Deadly Games (1982) – Film Review
Director: Scott Mansfield
Cast: Sam Groom, Steve Railsback, Jo Ann Harris
By Roger Crow
Forty years after this long forgotten thriller graced cinemas, and then took up residence on the bargain shelf of video shops, Deadly Games is back.
Never heard of it? Don’t worry. Even many who recall seeing the advert at their local three-screen fleapit back in the day will wonder if they imagined it.
The set-up is simple: a masked maniac with a penchant for a horror-themed board game is playing his own twisted game with the women of a small American town.
Each time the dice is rolled, another victim meets a grisly end.
Returning home to mourn the death of her murdered sister, Keegan (Jo Ann Harris) befriends local cop Roger Lane (Sam Groom) and oddball cinema projectionist Billy (Steve Railsback) – but soon finds herself in the killer’s sights.
After a titillating opening scene with actress Alexandra Morgan, things soon settle down to become far more mundane. On the plus side, Keegan has a lovely purple chunky knit sweater which looks great in HD. Actually the early eighties fashions are a real treat and far more interesting than the generic asthmatic psycho, or the dodgy dialogue. Everything seemed so much simpler then when people actually chatted in diners rather than checking their phones every few minutes.
There’s an awful lot of soap opera-style exposition in that first act as we get a feeling of who the locals are in this town as old friends are reunited.
“We’re all very upset about Linda,” is the consensus, as Keegan sits through some inane chatter while regarding that fabulous sweater.
Meanwhile, the dodgy projectionist clicks into acting overdrive as Roger reveals why you can’t strangle someone with one hand.
Then we cut back to even more exposition as Keegan shows off her chunky beige body warmer while a yawnsome amount of local history is revealed like some 1000-page Stephen King novel.
“I’ll even show him the Bavarian basket trick,” at least promises a sense of intrigue.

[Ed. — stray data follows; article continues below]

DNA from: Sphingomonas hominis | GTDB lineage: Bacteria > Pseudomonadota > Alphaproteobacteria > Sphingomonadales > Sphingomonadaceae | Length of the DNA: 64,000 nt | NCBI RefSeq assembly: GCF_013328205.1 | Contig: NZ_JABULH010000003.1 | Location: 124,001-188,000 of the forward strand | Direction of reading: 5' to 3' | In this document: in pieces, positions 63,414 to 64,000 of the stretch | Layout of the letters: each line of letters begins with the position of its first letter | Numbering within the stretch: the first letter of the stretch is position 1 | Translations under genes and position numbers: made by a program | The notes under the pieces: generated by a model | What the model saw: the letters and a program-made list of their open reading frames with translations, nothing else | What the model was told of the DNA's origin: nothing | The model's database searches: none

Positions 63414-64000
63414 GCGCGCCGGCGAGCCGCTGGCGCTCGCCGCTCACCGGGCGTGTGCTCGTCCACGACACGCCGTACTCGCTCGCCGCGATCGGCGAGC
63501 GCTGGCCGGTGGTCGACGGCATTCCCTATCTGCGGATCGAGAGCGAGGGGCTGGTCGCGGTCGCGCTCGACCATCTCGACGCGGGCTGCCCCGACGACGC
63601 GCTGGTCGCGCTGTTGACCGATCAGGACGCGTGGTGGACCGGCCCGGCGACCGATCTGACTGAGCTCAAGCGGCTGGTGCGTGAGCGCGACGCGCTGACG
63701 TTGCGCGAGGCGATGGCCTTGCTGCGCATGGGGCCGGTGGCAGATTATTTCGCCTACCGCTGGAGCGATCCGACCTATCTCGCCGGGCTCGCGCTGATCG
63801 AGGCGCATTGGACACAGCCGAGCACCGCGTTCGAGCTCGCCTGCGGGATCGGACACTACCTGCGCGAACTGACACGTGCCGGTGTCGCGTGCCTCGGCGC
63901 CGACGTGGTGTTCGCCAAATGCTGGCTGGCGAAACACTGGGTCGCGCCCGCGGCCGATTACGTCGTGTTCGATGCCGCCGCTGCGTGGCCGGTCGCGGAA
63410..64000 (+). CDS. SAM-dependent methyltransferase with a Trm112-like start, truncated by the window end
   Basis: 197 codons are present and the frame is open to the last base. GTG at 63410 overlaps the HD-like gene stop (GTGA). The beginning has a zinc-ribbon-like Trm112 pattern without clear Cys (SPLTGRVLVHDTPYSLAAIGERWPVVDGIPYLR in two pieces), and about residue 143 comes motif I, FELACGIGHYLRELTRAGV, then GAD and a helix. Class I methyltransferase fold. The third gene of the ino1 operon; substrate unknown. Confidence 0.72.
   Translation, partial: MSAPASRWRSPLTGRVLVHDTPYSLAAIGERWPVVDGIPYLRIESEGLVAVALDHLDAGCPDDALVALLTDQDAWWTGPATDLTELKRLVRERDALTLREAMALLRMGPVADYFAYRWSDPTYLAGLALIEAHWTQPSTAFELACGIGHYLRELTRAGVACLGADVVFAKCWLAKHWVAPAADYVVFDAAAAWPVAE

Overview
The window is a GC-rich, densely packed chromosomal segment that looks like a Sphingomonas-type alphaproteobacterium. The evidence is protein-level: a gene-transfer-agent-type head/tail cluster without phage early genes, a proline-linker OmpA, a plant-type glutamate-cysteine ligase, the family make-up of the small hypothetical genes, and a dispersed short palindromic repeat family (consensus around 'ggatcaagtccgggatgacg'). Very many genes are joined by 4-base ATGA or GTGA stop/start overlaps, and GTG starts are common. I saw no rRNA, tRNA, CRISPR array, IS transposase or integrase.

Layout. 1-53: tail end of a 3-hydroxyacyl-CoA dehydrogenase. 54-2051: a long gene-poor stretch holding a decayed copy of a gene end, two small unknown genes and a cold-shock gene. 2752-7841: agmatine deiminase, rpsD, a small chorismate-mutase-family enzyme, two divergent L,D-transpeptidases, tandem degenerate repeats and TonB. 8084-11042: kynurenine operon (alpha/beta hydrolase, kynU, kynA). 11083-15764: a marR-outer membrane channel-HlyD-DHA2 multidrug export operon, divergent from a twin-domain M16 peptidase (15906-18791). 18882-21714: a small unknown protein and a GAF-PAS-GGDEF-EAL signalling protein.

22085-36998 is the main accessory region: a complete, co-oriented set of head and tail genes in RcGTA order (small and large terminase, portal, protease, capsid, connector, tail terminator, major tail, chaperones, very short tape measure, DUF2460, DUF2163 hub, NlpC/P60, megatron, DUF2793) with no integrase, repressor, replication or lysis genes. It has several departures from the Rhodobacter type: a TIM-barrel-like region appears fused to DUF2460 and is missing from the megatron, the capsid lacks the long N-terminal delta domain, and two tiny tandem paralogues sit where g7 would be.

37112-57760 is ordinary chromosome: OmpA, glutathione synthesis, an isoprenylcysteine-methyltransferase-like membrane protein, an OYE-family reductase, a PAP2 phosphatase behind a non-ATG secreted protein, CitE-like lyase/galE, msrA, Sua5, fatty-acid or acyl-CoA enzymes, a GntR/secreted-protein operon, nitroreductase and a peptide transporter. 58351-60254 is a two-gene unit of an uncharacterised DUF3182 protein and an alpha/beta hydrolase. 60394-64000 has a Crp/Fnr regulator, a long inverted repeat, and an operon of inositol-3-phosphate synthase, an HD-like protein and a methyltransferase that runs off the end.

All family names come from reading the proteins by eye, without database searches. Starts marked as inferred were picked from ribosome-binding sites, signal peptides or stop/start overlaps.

Some time later, a pool party finally offers thrills and funky electro music, and the heroine shows off another of her impressive cardigans.
There’s another murder, a dash through a graveyard and a creepy third act in which the heroine screams at a load of mannequins, one of which is (inevitably) a dead body. The same sort of gag was employed in Blade Runner the same year, to far greater effect. Only it was Harrison Ford’s character who was weirded out.
In one of the most bizarre finales of the eighties, which suggests the film makers ran out of money and the movie was shut down during the editing process, a character swings towards the heroine and the closing credits roll.
It’s at this point the yack track is not only a bonus feature but almost essential listening. And this is where things get really interesting as experts discuss the opening font, and every element of the movie, which makes things far more fascinating.
Picture quality varies between excellent (considering the age) and super grainy, but if you’re a fan of eighties slasher movies, then the grain actually adds to the ‘quality’. Super slick thrillers with perfect photography don’t always work.
So it’s a flawed curio, but worth at least one look, if only for the impressive knitwear.
• Brand new 2K restoration from the original camera negative
• Original uncompressed mono audio
• Optional English subtitles for the deaf and hard of hearing
• Brand new audio commentary with The Hysteria Continues
• Sooty’s a Sh★t - a brand new interview with actor Jere Rae-Mansfield
• Practical Magic - a brand new interview with special effects and stunt co-ordinator John Eggett
• Extensive image gallery featuring never-before-seen production photos and promotional material
• Original Trailer
• Original screenplay under the title Who Fell Asleep [BD-ROM content]
• Reversible sleeve featuring original and newly-commissioned artwork by Ralf Krause
Deadly Games is released on Blu-ray by Arrow, £24.99